“Programmatic learning has been in existence for a long time in all kinds of businesses, but now the terminology has changed. Earlier, we called it change management. When there is a need to develop multiple skills in employees to deliver a new kind of service or a product to the customers, businesses have to follow a programmatic learning approach to fulfil the organisational goals,” explains Pulkuri.

How to use programmatic learning?

Nitin Thakur, head of learning, Jindal Stainless, reveals that in his organisation, they ask the HODs to list out the kind of problems they are facing in their respective departments, in terms of learning. They then try to meet the organisational objectives using a programmatic learning approach.

“We add projects at the end of every learning programme, which are designed on the basis of inputs from the HODs and require people to deal with the real-time challenges the company is facing at that moment and provide solutions,” shares Thakur.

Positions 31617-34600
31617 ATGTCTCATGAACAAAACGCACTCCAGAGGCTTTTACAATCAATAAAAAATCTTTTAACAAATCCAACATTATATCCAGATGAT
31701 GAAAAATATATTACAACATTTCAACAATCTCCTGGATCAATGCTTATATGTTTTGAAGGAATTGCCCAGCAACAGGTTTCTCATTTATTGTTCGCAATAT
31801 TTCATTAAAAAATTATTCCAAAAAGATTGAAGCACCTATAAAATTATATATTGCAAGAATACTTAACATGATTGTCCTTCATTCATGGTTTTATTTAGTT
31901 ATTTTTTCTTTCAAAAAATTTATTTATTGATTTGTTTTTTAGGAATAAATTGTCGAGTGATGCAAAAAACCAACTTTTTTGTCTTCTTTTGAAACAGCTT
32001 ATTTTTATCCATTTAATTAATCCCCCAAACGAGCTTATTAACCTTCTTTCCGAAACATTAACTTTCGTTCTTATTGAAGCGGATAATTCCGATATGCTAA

Artificial intelligence and machine learning can also enable the use of programmatic learning in organisations. “As per the requirement of the business, tools such as AI, ML and robotics also play an important role in reaching out to a larger audience or people,” opines Pulkuri.

“These days, there are AI-enabled learning experiences (LXPs) which can help 360-degree access of a person, present a 360-degree learning path for an individual, and based on the level of improvement observed, set a new priority so that there is continuous learning happening,” adds Thakur.

In these times, with limited face-to-face interaction, how can we use the programmatic learning approach?

Thakur shares an example of an innovation exchange programme organised by him, where people from all departments were asked to submit a problem and a suitable solution for the same. All these activities were organised virtually. This, Thakur says is an example of internal crowd sourcing. Sharing inter-industrial ideas may also help, where people can be encouraged to share ideas or learnings from different industries.

Clearly, to achieve greater organisational goals and solve bigger issues, programmatic learning is the right approach to adopt.